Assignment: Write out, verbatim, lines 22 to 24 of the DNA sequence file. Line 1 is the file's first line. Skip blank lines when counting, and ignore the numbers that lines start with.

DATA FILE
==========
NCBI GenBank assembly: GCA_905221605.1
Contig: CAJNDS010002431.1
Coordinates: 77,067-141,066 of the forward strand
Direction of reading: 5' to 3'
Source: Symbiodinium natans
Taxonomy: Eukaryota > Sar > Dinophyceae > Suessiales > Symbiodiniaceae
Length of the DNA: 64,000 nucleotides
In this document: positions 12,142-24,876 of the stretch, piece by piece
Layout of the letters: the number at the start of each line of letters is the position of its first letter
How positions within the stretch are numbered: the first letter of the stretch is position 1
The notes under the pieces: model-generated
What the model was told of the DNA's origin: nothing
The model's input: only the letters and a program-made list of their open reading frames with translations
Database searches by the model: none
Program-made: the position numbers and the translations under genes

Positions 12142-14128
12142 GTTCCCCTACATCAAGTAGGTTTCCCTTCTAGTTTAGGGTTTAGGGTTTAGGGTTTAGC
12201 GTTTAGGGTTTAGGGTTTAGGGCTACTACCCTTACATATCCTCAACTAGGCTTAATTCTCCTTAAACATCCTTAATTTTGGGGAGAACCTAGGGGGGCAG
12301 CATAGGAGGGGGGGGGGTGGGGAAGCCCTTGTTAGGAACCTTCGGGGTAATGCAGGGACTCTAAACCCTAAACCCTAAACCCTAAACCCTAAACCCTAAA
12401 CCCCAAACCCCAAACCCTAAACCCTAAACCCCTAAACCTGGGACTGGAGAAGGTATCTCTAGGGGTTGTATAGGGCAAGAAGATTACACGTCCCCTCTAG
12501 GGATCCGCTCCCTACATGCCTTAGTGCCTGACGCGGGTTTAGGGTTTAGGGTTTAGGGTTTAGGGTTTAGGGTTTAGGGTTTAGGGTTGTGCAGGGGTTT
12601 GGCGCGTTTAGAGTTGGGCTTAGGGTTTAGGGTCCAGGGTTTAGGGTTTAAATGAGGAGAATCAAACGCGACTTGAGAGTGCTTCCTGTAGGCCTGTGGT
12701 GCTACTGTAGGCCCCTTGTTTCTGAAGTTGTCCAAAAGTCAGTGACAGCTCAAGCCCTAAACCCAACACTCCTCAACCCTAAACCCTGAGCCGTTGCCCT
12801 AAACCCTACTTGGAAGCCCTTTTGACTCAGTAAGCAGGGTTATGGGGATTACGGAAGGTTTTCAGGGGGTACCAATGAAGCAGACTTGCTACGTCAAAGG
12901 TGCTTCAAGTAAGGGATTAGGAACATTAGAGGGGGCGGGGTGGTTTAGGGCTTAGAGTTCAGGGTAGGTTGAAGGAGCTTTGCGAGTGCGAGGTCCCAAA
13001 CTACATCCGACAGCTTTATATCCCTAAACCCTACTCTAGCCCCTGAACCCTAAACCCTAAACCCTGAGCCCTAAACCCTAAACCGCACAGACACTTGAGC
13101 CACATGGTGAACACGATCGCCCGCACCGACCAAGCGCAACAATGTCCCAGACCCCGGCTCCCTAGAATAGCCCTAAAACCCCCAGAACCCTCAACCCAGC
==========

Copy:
12601 GGCGCGTTTAGAGTTGGGCTTAGGGTTTAGGGTCCAGGGTTTAGGGTTTAAATGAGGAGAATCAAACGCGACTTGAGAGTGCTTCCTGTAGGCCTGTGGT
12701 GCTACTGTAGGCCCCTTGTTTCTGAAGTTGTCCAAAAGTCAGTGACAGCTCAAGCCCTAAACCCAACACTCCTCAACCCTAAACCCTGAGCCGTTGCCCT
12801 AAACCCTACTTGGAAGCCCTTTTGACTCAGTAAGCAGGGTTATGGGGATTACGGAAGGTTTTCAGGGGGTACCAATGAAGCAGACTTGCTACGTCAAAGG